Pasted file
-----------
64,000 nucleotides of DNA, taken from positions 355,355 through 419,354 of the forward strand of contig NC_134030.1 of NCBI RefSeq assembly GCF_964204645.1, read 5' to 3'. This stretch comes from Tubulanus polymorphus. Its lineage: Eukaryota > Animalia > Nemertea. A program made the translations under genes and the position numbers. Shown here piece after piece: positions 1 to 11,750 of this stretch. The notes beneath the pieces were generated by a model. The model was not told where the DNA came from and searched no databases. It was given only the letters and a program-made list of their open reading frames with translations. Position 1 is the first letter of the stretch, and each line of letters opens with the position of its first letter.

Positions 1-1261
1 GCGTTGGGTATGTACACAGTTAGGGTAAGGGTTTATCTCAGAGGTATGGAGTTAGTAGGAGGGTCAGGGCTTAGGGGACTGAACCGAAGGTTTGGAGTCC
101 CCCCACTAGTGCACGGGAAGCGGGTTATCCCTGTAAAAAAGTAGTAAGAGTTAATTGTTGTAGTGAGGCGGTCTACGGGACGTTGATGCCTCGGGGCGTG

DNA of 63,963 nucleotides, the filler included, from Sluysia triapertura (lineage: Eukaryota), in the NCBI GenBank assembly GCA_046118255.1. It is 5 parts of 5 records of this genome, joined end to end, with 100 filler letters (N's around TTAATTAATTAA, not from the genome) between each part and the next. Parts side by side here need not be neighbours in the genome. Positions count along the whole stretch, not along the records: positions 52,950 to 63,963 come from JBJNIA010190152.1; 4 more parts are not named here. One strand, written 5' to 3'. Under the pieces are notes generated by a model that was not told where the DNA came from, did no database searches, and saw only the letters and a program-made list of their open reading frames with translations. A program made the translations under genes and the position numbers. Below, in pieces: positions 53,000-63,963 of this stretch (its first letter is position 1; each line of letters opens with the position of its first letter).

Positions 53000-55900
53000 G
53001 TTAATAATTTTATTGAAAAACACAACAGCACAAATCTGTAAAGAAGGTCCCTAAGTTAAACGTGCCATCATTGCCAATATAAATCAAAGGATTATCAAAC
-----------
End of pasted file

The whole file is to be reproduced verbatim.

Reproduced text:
64,000 nucleotides of DNA, taken from positions 355,355 through 419,354 of the forward strand of contig NC_134030.1 of NCBI RefSeq assembly GCF_964204645.1, read 5' to 3'. This stretch comes from Tubulanus polymorphus. Its lineage: Eukaryota > Animalia > Nemertea. A program made the translations under genes and the position numbers. Shown here piece after piece: positions 1 to 11,750 of this stretch. The notes beneath the pieces were generated by a model. The model was not told where the DNA came from and searched no databases. It was given only the letters and a program-made list of their open reading frames with translations. Position 1 is the first letter of the stretch, and each line of letters opens with the position of its first letter.

Positions 1-1261
1 GCGTTGGGTATGTACACAGTTAGGGTAAGGGTTTATCTCAGAGGTATGGAGTTAGTAGGAGGGTCAGGGCTTAGGGGACTGAACCGAAGGTTTGGAGTCC
101 CCCCACTAGTGCACGGGAAGCGGGTTATCCCTGTAAAAAAGTAGTAAGAGTTAATTGTTGTAGTGAGGCGGTCTACGGGACGTTGATGCCTCGGGGCGTG

DNA of 63,963 nucleotides, the filler included, from Sluysia triapertura (lineage: Eukaryota), in the NCBI GenBank assembly GCA_046118255.1. It is 5 parts of 5 records of this genome, joined end to end, with 100 filler letters (N's around TTAATTAATTAA, not from the genome) between each part and the next. Parts side by side here need not be neighbours in the genome. Positions count along the whole stretch, not along the records: positions 52,950 to 63,963 come from JBJNIA010190152.1; 4 more parts are not named here. One strand, written 5' to 3'. Under the pieces are notes generated by a model that was not told where the DNA came from, did no database searches, and saw only the letters and a program-made list of their open reading frames with translations. A program made the translations under genes and the position numbers. Below, in pieces: positions 53,000-63,963 of this stretch (its first letter is position 1; each line of letters opens with the position of its first letter).

Positions 53000-55900
53000 G
53001 TTAATAATTTTATTGAAAAACACAACAGCACAAATCTGTAAAGAAGGTCCCTAAGTTAAACGTGCCATCATTGCCAATATAAATCAAAGGATTATCAAAC